The quintessential issue of nurse practitioner practice is the establishment of autonomy. The intention o f the pioneers o f nursing was to build on existing nursing autonomy and significantly expand it to accommodate the new role (Brown & Draye, 2003). While it is true nurse practitioners enjoy a limited amount of practice autonomy today, true autonomy cannot be achieved until the stigmata of collaborating physician is removed as a requirement for practice. The purpose o f this integrative literature review was to investigate the level of knowledge regarding nurse practitioner coping with role transition. The current level o f healthcare knowledge regarding nurse practitioner autonomy and role settings is limited. A systematic review o f the literature using a computer search o f CINAHL, MEDLINE, and COCHRANE, identified gaps in the nursing knowledgebase regarding the relationship of autonomy and the role of the nurse practitioner. The search resulted in 119 articles pertaining to “family nurse practitioner and autonomy”, "family nurse practitioner and practice settings”, “autonomy and practice settings”, and “autonomy and advanced practice nursing”. O f these only 18 explored the variables of family nurse practitioner and autonomy. Many explored each individual variable independently, but none explored the concept o f autonomy as it related to the role of the nurse practitioner. Each article explored the expanding role o f the nurse practitioner with emphasis only on autonomy as it related to job satisfaction realized by the participating practitioners. Benner’s From Novice to Expert (Benner, 2001) served as the theoretical foundation for this project and guided the integrative review of the literature through data collection of research based and theoretical articles. This theory includes five stages of nursing practice which are: (a) novice, (b) advanced beginner, (c) competent, (d) proficient, and (e) expert. Recommendations from this integrated literature review include the need for further research to investigate barriers to full practice autonomy realized by the nurse practitioner. Further elaboration of conditions and indicators o f successful transition into the role of complete autonomic practice o f the nurse practitioner are expected to be a major focus of research and practice in the future. Conclusions are drawn and recommendations made for nurse practitioners in the areas of linking nursing theory, nursing research, and advanced nurse practitioner education.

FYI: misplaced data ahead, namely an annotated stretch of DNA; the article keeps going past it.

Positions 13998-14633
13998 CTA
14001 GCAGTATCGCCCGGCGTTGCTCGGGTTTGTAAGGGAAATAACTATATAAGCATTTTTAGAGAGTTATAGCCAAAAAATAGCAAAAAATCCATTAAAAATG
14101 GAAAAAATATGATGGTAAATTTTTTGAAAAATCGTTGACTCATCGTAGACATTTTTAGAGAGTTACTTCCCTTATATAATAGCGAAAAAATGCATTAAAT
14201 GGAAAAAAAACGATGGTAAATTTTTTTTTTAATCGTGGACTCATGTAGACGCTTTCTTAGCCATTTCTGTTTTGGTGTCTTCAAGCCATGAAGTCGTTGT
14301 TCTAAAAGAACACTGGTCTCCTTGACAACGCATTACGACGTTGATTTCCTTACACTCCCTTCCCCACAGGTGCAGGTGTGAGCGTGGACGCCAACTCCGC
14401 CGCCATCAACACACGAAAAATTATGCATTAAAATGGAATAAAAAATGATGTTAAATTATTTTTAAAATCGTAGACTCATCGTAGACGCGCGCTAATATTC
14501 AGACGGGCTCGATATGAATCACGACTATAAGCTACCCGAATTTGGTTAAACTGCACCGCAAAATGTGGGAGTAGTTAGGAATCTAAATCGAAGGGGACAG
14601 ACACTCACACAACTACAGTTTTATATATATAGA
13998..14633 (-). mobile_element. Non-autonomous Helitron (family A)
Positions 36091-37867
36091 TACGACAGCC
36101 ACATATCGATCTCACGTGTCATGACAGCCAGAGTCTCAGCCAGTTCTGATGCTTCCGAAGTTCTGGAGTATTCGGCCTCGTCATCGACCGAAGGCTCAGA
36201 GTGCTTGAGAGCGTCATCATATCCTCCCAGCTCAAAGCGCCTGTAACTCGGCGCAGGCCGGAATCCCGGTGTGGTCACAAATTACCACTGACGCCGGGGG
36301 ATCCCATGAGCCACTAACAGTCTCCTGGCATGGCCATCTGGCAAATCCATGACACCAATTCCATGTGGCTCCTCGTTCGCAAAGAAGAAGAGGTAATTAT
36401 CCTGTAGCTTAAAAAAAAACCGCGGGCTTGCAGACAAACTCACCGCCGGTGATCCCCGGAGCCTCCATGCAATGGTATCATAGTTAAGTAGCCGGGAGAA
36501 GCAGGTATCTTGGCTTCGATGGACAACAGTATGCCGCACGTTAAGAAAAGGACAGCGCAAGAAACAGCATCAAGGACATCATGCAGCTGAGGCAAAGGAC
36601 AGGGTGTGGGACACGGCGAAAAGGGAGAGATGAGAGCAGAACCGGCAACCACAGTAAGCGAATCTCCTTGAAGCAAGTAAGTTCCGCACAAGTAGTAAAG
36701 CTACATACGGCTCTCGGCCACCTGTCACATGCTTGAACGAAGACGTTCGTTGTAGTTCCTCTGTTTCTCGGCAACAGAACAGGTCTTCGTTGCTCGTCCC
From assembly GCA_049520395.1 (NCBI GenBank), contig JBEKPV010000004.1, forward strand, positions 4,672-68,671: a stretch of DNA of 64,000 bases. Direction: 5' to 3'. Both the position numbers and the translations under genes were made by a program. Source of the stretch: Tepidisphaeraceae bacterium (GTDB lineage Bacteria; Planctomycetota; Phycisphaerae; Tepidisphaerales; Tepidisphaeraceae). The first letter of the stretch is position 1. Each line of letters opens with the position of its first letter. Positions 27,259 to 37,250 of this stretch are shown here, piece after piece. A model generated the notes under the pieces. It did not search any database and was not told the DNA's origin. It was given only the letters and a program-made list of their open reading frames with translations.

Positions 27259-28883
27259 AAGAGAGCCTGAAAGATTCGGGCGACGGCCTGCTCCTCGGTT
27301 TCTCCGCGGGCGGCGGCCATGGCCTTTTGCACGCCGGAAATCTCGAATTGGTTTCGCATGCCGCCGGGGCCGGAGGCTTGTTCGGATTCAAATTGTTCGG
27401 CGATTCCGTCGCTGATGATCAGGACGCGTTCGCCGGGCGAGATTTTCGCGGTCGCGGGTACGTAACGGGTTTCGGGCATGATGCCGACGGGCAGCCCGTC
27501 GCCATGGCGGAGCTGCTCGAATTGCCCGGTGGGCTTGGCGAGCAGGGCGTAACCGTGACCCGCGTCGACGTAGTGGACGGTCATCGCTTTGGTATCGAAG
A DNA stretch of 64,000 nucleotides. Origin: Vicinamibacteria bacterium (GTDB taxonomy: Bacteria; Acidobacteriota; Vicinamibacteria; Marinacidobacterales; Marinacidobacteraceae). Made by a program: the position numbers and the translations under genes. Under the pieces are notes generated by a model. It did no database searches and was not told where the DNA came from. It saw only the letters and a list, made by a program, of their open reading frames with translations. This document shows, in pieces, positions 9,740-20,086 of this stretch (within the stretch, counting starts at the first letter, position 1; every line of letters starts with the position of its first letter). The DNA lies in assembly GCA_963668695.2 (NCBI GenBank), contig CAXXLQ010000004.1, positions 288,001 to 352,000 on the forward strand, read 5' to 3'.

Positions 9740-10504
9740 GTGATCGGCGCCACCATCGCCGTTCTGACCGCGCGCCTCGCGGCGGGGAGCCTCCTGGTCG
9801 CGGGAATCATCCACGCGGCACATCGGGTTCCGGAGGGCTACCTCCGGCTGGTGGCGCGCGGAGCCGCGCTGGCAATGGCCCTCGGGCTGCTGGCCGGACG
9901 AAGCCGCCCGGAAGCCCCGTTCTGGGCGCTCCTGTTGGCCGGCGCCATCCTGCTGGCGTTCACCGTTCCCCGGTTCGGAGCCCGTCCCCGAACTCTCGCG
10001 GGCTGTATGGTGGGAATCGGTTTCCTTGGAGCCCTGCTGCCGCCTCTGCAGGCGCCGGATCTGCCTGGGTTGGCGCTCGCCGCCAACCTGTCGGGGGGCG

Master of Science in Nursing (MSN)


Graduate Nursing

Degree Date


Publication Number


First Advisor

Dr. Sandra Kirkland

Second Advisor

Dr. Rebecca Cagle

Third Advisor

Amelia Higginbottom

Document Type


Included in

Nursing Commons